Rest is a privilege. It is the privilege of thinking about what one wants to think about whenever and for whatever length of time. Rest is the gift of doing or not doing because one has carved out of space to let idleness rule the day.
The past year and half have put rest front and center in my mental matter. Covid’s coercion to come, sit, and rest awhile lingers to date. Perhaps this pause is another way of thinking of Covid’s long-haul effects.
I have pondered rest more recently in light of heralded actions from three Black women athletes. Renowned tennis player Naomi Osaka’s opted out of the French Open and Wimbledon. Although suspended due to testing positive for marijuana use, track icon, Sha’Carri Richardson, resolved to focus on running life’s race. GOAT gymnast and soaring phenom Simone Biles created her own buzz when she withdrew from U.S. team and individual-all around Olympic competition. Biles noted that she decided to forego the team competition because she
“didn’t want to go out and do something stupid and get hurt…You have to be there 100%, or 120%, or you’re going to hurt yourself.”
Richardson, Osaka, and Biles shared that their mental health was a factor in moving forward.
An athlete may be physically intact, but said mental prowess may, well “have a mind of its own.” By appearance any of us may seem as tall and strong as an oak. Yet, our mental status is that of dustballs blowing in the weakest wind. The resolution to perform, the pivot to facade, and the inclination to impress, drag us mentally kicking and screaming from one meeting, one event, one book, one class, one athletic competition to the next. Because society tends to equate the lack of mental health and wellness with weakness, we silently suffer through what our bodies and spirits warn need releasing and relinquishing.
A tennis player said enough. A gymnast tapped out. A track star stepped back. Three Gen-Zers issued a clarion call not only to their generation, but dropped wisdom for the ages. Their athletic abeyance is worth noting. Life’s lessons come in novel packaging. What’s the pedagogical point:
Choose yourself, sometimes.
The word “sometimes” is unsettling. We should choose ourselves, our lives, our health, our families, and our whatever all the time. Or should we? There are people throughout the U.S. refusing any Covid vaccination. Delta variant be damned. Are they choosing to relish in their own individual existential reality? As Congress begins to investigate America’s attack on America on January 6th, 2021, did the perpetrators and insurrectionists choose self or how they see themselves in the national landscape?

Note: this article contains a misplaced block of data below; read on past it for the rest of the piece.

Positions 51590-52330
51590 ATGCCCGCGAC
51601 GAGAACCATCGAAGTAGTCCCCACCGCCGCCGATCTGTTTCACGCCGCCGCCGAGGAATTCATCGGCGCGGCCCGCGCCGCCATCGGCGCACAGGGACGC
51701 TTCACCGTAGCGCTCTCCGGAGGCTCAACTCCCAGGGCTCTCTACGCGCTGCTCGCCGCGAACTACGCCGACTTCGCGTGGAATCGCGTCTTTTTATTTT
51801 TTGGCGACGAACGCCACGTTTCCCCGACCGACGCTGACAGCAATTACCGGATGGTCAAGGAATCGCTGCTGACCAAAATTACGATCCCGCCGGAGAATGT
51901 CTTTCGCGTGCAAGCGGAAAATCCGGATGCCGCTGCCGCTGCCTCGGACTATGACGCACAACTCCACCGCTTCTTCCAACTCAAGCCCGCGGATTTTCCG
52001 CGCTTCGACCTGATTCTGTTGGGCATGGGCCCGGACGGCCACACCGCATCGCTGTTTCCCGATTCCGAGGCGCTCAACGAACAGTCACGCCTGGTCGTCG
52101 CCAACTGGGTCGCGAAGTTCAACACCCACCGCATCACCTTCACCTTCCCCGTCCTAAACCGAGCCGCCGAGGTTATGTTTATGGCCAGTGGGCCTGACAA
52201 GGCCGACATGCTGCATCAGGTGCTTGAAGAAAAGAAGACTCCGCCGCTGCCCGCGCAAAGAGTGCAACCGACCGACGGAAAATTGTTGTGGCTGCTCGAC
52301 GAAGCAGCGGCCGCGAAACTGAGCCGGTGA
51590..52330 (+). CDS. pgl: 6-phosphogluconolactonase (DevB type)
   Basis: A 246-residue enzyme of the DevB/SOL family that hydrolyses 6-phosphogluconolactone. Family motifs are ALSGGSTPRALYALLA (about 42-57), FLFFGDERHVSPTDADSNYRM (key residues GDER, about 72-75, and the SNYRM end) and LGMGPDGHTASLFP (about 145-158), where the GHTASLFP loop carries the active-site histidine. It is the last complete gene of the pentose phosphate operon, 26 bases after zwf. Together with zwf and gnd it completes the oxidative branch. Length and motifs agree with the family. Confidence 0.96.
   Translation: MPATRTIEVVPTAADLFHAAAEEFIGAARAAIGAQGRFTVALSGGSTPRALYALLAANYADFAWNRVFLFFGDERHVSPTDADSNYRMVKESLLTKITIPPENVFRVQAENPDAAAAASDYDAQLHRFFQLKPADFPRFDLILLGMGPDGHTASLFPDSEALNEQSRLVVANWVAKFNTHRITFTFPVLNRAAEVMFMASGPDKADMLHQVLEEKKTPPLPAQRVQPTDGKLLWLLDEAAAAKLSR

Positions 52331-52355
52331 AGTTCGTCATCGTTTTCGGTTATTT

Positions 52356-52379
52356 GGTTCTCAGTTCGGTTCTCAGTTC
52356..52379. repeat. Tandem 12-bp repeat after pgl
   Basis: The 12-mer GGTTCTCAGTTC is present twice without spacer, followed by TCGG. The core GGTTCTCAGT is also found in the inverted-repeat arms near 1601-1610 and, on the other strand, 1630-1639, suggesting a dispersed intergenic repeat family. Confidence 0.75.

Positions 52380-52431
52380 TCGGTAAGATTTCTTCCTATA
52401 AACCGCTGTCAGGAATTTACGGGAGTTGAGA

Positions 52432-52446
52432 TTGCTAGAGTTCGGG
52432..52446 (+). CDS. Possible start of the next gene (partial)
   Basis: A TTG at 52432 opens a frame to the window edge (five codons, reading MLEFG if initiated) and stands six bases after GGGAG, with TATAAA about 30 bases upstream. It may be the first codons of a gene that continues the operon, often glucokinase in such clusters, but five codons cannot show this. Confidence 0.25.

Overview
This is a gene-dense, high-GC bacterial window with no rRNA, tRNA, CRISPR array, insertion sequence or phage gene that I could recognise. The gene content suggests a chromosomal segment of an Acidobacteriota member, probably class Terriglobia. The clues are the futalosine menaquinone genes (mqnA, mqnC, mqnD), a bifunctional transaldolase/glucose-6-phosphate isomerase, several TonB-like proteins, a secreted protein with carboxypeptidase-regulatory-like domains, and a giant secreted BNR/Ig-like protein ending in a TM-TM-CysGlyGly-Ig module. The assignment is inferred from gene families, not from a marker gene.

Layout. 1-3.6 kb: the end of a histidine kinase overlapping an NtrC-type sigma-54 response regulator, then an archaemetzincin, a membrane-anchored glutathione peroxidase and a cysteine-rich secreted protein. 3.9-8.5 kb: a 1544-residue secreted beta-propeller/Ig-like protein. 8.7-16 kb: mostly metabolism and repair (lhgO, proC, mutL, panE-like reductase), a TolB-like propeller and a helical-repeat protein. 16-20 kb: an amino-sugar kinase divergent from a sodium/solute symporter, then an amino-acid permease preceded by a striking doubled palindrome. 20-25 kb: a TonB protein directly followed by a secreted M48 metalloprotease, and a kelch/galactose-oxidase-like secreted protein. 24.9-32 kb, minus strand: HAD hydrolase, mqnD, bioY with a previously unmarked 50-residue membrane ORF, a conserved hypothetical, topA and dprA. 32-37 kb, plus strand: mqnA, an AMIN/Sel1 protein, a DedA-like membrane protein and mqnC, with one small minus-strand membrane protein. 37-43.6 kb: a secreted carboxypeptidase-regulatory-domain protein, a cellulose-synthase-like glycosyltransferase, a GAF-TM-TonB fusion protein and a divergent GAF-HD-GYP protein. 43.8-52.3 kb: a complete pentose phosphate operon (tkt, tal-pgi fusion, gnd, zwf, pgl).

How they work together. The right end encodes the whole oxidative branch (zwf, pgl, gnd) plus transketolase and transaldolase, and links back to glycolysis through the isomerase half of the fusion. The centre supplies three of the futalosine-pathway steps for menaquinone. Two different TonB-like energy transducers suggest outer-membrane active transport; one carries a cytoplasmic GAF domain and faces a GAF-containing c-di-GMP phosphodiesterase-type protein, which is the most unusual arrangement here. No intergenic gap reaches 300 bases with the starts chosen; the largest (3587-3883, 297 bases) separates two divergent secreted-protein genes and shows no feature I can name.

Sometimes means that there are moments when we — or allow me to self-disclose I — do not prioritize my health and wellbeing. As a mother there have been innumerable occasions when I have coaxed just one more maternal move from this body. Meanwhile the words “slow down” and “stop” sit on the sidelines frenetically waving the surrender flag. This is my “sometimes.”
A “sometimes positioning” infers that even as we consider ourselves, we contemplate the cost to our siblings. Sometimes we do because it will benefit the greater good. Sometimes we abstain because my mind, body, and soul need realignment. Sometimes our mental health demands recalibration with our physical, spiritual, and emotion state.
In the salutation of 3 John, the author records, "Beloved, I pray that all may go well with you and that you may be in good health, just as it is well with your soul.” (3 John 1:2) New Testament scholars aver the writer is addressing the epistle to a leader of a congregation. This public-facing individual is facing a challenge within the community and perhaps a threat to the person’s leadership.
Before getting to the specifics, the Johannine author, in true epistle form, begins with offering spiritual wellness to this leader. Yet, the writer alters the epistolary style and couples the greeting with wishes of physical health. There is no mention of mental being. However, it is evident the situation is quite onerous and impacting more than the soul.
Sometimes situations can be so taxing that no part of our being is left unscathed. We try to put on a pretty face, but no amount of Mented, MAC or Maybelline can gloss over the mental duress. National and institutional pressures can be burdensome at our personal calculus. Black women know this heaviness all too well. Thank you Sha’Carri, Naomi, and Simone for the reminder.
One of my favorite preachers, the late Rev. Shirley Prince of Memphis, TN, used to say, “Lord, speed me up or slow the world down.” It is perfectly self-saving, not self-centered, to resist the world’s rat race. It is in order to recline, repose, and rest.
Rest is physical. Rest is spiritual. Rest is mental. Rest is political.
Choose yourself, and like a soothing zephyr during a sunset — rest.
Stephanie Buckhanon Crowder, author, speaker and teacher, is a Baptist and Disciples of Christ minister who holds a Ph.D. in New Testament from Vanderbilt University. Her latest book is When Momma Speaks: The Bible and Motherhood from a Womanist Perspective. This #WomanistMomma currently serves as Associate Professor and Academic Dean at Chicago Theological Seminary.
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